In 1925, the house was bought by a young African-American couple, Eugene and Sarah King, both of them representative of the black entrepreneurship that often thrived in early 20th-century Savannah. Eugene King was the owner of a laundry business; Sarah would operate her own confectionery out of their home, then located at 516 Ott Street, out in Savannah’s southern addition.
More of a museum in a historic house than a historic house museum, its exhibits include: the experiences of slavery and emancipation and of black entrepreneurship in the city; the Gullah-Geechee culture of the sea islands and coast; the life of museum founder and Civil Rights activist WW Law; and the stories of the home’s former owners.
429 Bull Street. Call 912-236-6352 or 877-430-6352 (toll-free)
Open daily for guided tours. Monday-Saturday, 10:30am-4:10pm and Sunday, 12pm-4pm. Adults $12.50, children $8.
The Mercer-Williams House, former residence of the preservationist and antiques dealer Jim Williams, is undoubtedly the most widely-known of Savannah’s historic homes.
The early history of the house was largely unremarkable. John S Norris designed the home in 1860, for Hugh Weedon Mercer. War interfered with its construction, however, and it was not completed until 1868, by which time Mercer had sold it to John Wilder.
In 1969, Williams bought the house, restoring the property and redesigning the interiors according to his own tastes and interests.
Always a controversial figure, Jim Williams became a notorious one when he shot and killed his lover in the old Mercer House. Soon after, the man, the events and the home would all be immortalized in John Berendt’s international best-seller, Midnight In The Garden Of Good And Evil, also made into a movie.
Tours of the Mercer-Williams House focus on the architecture and restoration of the house; Williams’s legacy as a historical preservationist; and the remaining antiques (most of the antiques with which Williams filled the house have now been sold). Discussion of both the shooting and “The Book” is minimal.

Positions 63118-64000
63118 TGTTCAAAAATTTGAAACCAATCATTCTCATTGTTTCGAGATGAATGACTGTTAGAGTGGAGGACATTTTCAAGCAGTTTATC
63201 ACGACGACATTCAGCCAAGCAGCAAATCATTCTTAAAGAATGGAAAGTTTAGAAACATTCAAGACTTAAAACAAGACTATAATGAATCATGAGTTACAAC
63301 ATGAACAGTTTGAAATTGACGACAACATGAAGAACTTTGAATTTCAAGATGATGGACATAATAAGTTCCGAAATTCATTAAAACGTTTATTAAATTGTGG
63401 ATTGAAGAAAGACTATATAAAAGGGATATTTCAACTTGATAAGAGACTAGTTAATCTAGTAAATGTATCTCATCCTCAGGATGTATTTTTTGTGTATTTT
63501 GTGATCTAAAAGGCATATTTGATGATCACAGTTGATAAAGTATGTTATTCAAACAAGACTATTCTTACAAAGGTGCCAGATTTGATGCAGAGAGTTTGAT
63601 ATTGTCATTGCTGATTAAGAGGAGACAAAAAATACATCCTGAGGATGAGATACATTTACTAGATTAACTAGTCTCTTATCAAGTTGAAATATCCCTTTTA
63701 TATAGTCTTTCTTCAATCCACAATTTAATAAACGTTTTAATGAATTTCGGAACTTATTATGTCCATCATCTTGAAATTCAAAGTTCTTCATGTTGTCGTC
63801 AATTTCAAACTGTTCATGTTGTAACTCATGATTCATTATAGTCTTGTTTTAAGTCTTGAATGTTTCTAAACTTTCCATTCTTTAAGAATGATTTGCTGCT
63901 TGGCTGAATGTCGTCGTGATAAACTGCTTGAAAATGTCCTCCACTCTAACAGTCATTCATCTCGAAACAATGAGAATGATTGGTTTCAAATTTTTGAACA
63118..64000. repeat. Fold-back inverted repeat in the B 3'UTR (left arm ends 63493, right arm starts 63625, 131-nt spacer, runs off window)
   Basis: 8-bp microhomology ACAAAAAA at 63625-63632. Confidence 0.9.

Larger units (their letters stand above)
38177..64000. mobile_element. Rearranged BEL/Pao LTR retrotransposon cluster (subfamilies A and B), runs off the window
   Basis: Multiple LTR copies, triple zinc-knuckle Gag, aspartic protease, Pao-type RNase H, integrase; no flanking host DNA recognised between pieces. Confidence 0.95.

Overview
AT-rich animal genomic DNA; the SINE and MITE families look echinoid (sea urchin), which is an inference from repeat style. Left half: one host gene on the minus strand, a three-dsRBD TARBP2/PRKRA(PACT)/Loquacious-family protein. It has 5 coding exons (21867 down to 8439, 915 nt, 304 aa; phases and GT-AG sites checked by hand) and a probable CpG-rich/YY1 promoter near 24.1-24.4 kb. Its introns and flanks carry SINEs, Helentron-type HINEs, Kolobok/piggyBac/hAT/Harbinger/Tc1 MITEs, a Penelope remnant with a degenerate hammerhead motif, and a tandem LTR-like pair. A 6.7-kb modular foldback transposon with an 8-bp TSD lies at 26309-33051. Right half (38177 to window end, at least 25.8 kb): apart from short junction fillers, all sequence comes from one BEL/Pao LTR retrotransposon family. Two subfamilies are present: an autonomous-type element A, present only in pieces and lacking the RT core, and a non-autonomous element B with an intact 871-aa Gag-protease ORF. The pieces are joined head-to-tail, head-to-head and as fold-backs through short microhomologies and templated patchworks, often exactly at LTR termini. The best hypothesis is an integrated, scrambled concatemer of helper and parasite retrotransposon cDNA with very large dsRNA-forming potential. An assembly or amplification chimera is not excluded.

124 Abercorn Street. Call 912-790-8800
Open daily, guided tours every 15 minutes. Tuesday-Saturday, 10am-5pm and Sunday-Monday, 12pm-5pm. The last tour begins at 4:30pm. Admission includes entry to two art museums, the Telfair Academy and the Jepson Center. Adults $20, seniors (65+)/military $18, children (13+)/students $15, young children (0-12) free.
The Owens-Thomas House is one of Savannah’s most outstanding antebellum houses, and also one of its most completely preserved. Slave quarters and English-style parterre gardens can be seen, besides the architecture and antiques of the main house itself.
The Owens-Thomas House dates from the 1810s, built for wealthy cotton merchant and banker Richard Richardson and his family. It was William Jay’s first Savannah commission: Jay is one of the most notable architects to have worked in the city, and the Owens-Thomas House is considered his finest work.
The house was completed in 1819, but tragedy soon struck. By 1822, Richardson’s wife Frances and two of their children were dead, and Richardson had lost their home, ruined by a recession and bad investments.